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Memoirs Of Fanny Hill A New and Genuine Edition from the Original Text (London, 1749)   By: (1709-1789)

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MEMOIRS OF FANNY HILL

By John Cleland

A new and genuine edition from the original text (London, 1749).

PARIS ISIDORE LISEUX

Of this Edition, privately printed, there are 350 numbered copies, of which this is number 111.

LETTER THE FIRST

I sit down to give you an undeniable proof of my considering your desires as indispensable orders. Ungracious then as the task may be, I shall recall to view those scandalous stages of my life, out of which I emerged, at length, to the enjoyment of every blessing in the power of love, health and fortune to bestow; whilst yet in the flower of youth, and not too late to employ the leisure afforded me by great ease and affluence, to cultivate an understanding, naturally not a despicable one, and which had, even amidst the whirl of loose pleasures I had been tossed in, exerted more observation on the characters and manners of the world than what is common to those of my unhappy profession, who, looking on all though or reflection as their capital enemy, keep it at as great a distance as they can, or destroy it without mercy.

Hating, as I mortally do, all long unnecessary prefaces, I shall give you good quarter in this, and use no farther apology, than to prepare you for seeing the loose part of my life, written with the same liberty that I led it.

Truth! stark, naked truth, is the word; and I will not so much as take the pains to bestow the strip of a gauze wrapper on it, but paint situations such as they actually rose to me in nature, careless of violating those laws of decency that were never made for such unreserved intimacies as ours; and you have too much sense, too much knowledge of the originals, to sniff prudishly and out of character at the pictures of them. The greatest men, those of the first and most leading taste, will not scruple adorning their private closets with nudities, though, in compliance with vulgar prejudices, they may not think them decent decorations of the staircase, or salon.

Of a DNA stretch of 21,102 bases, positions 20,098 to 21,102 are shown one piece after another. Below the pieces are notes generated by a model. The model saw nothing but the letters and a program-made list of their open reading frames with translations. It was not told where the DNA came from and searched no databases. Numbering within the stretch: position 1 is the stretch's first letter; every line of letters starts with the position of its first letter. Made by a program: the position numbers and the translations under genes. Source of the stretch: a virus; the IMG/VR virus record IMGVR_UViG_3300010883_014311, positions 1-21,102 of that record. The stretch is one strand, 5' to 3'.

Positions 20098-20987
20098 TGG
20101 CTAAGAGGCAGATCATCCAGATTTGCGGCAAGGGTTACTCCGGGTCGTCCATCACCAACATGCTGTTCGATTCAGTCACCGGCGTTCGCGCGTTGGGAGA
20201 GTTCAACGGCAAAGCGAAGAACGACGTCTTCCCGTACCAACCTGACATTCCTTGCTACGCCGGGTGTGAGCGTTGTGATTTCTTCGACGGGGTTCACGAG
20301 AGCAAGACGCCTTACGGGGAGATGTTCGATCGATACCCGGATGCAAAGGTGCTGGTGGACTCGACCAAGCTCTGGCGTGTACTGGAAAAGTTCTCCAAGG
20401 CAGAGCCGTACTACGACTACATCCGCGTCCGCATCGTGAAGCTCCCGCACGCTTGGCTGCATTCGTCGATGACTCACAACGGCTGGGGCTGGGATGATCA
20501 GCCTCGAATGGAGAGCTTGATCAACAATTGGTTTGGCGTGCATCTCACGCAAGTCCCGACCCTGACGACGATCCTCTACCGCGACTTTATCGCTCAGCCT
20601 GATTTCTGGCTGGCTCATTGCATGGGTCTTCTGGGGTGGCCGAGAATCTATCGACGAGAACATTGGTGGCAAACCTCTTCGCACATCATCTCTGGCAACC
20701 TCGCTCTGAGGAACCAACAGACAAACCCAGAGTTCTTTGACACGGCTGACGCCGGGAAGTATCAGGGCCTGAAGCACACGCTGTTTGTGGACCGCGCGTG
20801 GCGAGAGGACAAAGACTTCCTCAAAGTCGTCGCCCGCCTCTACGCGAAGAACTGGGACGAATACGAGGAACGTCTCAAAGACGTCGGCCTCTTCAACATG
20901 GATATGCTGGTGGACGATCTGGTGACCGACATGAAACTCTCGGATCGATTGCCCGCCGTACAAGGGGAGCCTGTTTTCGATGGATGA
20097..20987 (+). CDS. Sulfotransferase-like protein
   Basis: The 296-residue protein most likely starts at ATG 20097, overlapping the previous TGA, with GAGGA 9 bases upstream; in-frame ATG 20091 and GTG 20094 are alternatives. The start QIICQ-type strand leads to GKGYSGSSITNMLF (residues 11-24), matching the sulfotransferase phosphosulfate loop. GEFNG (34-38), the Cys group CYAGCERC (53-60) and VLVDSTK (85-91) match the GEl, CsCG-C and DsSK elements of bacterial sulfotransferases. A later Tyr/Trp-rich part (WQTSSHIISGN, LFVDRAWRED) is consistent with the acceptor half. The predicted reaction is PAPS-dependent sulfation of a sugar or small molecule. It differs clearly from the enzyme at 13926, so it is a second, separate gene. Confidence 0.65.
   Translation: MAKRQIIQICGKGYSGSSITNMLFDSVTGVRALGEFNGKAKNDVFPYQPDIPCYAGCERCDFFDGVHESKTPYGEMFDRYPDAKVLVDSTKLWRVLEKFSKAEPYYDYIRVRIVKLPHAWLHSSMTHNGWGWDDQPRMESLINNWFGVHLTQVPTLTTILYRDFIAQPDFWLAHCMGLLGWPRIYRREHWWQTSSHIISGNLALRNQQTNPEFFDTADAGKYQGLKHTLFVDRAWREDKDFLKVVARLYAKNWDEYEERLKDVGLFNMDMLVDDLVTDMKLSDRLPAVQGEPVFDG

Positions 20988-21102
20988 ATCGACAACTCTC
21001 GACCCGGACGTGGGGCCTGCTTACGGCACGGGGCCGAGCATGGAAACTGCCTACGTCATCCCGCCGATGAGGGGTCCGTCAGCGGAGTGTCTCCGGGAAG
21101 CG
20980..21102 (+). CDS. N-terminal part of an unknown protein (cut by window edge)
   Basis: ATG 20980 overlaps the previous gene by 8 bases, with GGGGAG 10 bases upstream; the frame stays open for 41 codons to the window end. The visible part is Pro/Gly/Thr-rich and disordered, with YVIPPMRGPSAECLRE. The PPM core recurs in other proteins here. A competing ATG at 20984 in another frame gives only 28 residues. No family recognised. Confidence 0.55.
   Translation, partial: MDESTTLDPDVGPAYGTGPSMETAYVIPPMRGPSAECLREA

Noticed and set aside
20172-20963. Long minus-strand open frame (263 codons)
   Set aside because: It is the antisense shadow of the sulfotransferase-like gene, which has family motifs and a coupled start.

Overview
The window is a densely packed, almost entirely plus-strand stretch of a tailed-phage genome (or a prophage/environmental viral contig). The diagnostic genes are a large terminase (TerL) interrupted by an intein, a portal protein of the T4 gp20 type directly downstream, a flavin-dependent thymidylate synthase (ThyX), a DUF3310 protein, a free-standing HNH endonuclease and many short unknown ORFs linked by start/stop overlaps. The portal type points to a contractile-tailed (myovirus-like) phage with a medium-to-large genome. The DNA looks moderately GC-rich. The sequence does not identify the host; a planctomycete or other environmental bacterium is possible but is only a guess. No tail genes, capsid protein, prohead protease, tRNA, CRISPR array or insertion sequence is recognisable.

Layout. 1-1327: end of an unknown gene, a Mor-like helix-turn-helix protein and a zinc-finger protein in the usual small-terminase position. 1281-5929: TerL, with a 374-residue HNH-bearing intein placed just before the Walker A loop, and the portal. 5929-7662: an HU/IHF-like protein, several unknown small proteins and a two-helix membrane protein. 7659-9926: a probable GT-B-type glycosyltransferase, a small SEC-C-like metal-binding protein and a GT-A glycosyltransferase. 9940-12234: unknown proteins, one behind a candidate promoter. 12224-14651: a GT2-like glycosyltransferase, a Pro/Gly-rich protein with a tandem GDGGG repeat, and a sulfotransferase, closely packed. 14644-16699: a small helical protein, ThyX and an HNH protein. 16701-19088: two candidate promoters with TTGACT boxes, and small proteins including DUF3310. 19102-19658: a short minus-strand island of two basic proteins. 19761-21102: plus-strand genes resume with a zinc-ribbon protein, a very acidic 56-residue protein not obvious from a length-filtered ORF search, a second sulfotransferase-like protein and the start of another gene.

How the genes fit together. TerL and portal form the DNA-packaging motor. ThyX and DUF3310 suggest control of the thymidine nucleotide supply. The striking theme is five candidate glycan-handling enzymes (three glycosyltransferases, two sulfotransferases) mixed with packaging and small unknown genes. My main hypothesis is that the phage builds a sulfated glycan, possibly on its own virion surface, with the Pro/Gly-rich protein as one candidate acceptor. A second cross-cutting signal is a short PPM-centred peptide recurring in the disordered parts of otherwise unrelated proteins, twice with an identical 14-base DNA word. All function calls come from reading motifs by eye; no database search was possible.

This, and enough, premised, I go souse into my personal history. My maiden name was Frances Hill. I was born at a small village near Liverpool, in Lancashire, of parents extremely poor, and, I piously believe, extremely honest.

My father, who had received a maim on his limbs, that disabled him from following the more laborious branches of country drudgery, got, by making nets, a scanty subsistence, which was not much enlarged by my mother's keeping a little day school for the girls in her neighborhood. They had had several children; but none lived to any age except myself, who had received from nature a constitution perfectly healthy.

My education, till past fourteen, was no better than very vulgar: reading, or rather spelling, an illegible scrawl, and a little ordinary plain work, composed the whole system of it; and then all my foundation in virtue was no other than a total ignorance of vice, and the shy timidity general to our sex, in the tender age of life, when objects alarm or frighten more by their novelty than anything else. But then, this is a fear too often cured at the expense of innocence, when Miss, by degrees, begins no longer to look on a man as a creature of prey that will eat her.

My poor mother had divided her time so entirely between her scholars and her little domestic cares, that she had spared very little to my instruction, having, from her own innocence from all ill, no hint or thought of guarding me against any.

I was now entering on my fifteenth year, when the worst of ills befell me in the loss of my fond, tender parents, who were both carried off by the small pox, within a few days of each other; my father dying first, and thereby by hastening the death of my mother: so that I was now left an unhappy friendless orphan (for my father's coming to settle there, was accidental, he being originally a Kentisrman). That cruel distemper which had proved so fatal to them, had indeed seized me, but with such mild and favourable symptoms, that I was presently out of danger, and what then I did not know the value of, was entirely unmarked I skip over here an account of the natural grief and affliction which I felt on this melancholy occasion... Continue reading book >>




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